Coronavirus: India reports 2,000+ deaths as MP adds backlog data
India on Tuesday reported over 31,000 new COVID-19 cases along with over 2,000 fresh fatalities. While the number of single-day infections marked the lowest jump in 118 days, the sharp rise in the fatality count is attributed to Madhya Pradesh, which reconciled data and announced 1,481 more deaths which occurred till June 30 during the second wave. Here are more details.
India's tally reaches 3.09 crore; 4.1 lakh dead
According to the Union Health Ministry, till Tuesday morning, India reported a total of 3,09,05,819 COVID-19 cases. The death toll has reached 4,10,784. So far, 3,00,63,720 patients have recovered, while 4,32,778 cases involve active infections. In the past 24 hours alone, India recorded 31,443 new infections, 49,007 more discharges, and 2,020 fresh fatalities. 38,14,67,646 vaccine doses have been administered so far.
Second wave peaked early-May
India's second wave peaked on May 7, when 4.14 lakh single-day cases were reported, over four times the number of cases reported during the first wave in mid-September 2020. Although infections have declined since the second wave peaked, India crossed the three crore-mark on June 23. India had crossed the one crore-mark on December 19, 2020, and the two crore-mark on May 4, 2021.
49% new cases concentrated in Kerala, Maharashtra
Maharashtra reported 7,603 new COVID-19 cases along with 15,277 more recoveries. Kerala, the second worst-hit state after Maharashtra, reported 7,798 new cases and 11,447 discharges. Meanwhile, the third worst-hit Karnataka added 1,386 new cases and 3,204 recoveries. Tamil Nadu, the fourth worst-hit state, reported 2,652 new cases and 3,104 recoveries. Andhra Pradesh reported 1,578 new cases and 3,041 recoveries.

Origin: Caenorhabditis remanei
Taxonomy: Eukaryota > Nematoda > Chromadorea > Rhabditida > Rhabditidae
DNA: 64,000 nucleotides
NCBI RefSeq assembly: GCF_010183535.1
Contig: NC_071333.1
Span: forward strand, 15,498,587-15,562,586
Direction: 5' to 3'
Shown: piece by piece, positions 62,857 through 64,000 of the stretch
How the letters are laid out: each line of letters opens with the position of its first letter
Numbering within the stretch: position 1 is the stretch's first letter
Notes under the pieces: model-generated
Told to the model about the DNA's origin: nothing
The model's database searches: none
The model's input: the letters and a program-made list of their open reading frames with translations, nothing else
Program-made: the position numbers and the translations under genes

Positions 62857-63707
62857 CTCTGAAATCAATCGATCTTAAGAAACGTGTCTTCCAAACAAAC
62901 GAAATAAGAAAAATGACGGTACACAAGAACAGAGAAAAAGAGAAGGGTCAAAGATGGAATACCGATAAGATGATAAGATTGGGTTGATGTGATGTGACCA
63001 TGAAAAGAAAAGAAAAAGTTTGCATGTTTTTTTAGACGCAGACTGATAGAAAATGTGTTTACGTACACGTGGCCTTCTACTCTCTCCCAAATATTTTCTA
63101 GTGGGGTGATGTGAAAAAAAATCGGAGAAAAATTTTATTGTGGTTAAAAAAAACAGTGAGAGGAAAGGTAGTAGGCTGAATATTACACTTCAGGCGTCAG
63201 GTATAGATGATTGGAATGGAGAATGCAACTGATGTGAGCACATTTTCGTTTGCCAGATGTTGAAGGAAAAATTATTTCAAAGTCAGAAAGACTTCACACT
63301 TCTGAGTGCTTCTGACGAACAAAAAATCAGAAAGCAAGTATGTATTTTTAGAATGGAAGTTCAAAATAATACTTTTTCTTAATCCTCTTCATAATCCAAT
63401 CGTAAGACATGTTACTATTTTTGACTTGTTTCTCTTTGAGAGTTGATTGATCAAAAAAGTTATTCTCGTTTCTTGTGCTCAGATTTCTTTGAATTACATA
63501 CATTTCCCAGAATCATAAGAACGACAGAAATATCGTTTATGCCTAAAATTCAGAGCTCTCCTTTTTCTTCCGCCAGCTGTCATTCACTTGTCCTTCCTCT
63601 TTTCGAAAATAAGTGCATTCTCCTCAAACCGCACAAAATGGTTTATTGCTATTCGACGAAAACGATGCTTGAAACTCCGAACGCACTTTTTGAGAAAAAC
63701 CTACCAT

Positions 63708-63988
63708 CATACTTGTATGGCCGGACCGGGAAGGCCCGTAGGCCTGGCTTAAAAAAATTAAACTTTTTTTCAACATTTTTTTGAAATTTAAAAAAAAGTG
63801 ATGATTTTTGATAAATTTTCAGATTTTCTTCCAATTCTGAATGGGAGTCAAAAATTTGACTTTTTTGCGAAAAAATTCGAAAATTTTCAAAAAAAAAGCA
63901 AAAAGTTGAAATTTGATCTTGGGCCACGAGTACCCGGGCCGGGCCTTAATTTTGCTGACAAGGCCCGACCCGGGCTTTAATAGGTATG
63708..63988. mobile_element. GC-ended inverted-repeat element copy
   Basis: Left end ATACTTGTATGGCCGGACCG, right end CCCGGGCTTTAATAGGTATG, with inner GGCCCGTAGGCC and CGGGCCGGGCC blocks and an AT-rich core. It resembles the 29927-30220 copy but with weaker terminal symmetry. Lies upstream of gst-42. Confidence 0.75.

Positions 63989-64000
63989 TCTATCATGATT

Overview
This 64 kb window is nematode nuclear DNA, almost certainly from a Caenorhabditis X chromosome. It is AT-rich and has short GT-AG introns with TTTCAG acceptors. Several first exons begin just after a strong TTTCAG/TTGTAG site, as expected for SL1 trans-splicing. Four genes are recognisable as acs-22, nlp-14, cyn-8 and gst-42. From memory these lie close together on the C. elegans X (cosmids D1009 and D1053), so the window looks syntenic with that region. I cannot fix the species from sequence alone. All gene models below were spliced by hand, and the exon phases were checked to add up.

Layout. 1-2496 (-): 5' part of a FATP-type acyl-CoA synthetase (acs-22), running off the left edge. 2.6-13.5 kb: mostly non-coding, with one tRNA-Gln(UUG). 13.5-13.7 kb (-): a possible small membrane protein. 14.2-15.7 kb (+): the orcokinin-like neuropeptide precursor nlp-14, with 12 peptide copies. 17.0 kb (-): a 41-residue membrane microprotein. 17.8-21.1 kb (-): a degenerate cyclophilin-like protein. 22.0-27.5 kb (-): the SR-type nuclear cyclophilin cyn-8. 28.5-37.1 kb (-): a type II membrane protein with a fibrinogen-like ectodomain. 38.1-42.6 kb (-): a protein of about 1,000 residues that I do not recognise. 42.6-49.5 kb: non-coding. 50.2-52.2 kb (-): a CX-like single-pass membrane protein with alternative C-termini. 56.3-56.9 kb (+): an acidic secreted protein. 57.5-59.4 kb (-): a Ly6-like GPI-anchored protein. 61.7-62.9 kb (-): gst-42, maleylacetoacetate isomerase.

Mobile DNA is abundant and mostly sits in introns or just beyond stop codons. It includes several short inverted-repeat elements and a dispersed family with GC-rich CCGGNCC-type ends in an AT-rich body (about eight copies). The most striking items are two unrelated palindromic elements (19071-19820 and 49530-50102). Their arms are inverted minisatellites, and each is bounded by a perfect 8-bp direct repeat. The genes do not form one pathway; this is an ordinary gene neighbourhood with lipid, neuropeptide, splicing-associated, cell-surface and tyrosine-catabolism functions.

Experts warn against 'imminent' third wave
The Indian Medical Association on Monday warned against tourism and pilgrimage as a "third wave" of COVID-19 is imminent. Notably, a study indicates that Kerala and Maharashtra have seen an increase in the 'R' factor, which indicates how many people one person can infect. Maharashtra's spike is worrying experts as the state led the rise in infections during both the first and second waves.
Bit of a dangerous trend: WHO scientist on mixing vaccines
Separately, the World Health Organization's Chief Scientist Dr. Soumya Swaminathan cautioned against mixing vaccines. "It's a little bit of a dangerous trend here. We're in a data-free, evidence-free zone as far as to mix and match," she said, "It will be a chaotic situation in countries if citizens start deciding when and who will be taking a second, a third, and a fourth dose."